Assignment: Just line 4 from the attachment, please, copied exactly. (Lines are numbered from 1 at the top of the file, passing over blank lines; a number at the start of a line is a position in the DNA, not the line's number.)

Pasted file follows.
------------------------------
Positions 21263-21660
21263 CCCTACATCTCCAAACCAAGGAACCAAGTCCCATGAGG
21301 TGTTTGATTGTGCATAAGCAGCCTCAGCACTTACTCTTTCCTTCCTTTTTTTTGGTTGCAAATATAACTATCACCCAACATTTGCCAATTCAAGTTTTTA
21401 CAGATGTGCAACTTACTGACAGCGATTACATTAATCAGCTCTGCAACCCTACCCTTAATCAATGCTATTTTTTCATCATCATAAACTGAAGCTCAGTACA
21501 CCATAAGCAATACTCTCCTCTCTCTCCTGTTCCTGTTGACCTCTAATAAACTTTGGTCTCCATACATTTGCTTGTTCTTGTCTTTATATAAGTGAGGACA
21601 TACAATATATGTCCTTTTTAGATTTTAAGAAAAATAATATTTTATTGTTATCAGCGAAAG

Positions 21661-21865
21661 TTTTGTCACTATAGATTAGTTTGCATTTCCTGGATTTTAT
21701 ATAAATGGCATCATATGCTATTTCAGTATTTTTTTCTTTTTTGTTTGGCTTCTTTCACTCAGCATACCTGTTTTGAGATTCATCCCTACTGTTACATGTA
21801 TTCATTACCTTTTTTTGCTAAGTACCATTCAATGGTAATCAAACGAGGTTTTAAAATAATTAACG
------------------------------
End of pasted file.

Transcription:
21401 CAGATGTGCAACTTACTGACAGCGATTACATTAATCAGCTCTGCAACCCTACCCTTAATCAATGCTATTTTTTCATCATCATAAACTGAAGCTCAGTACA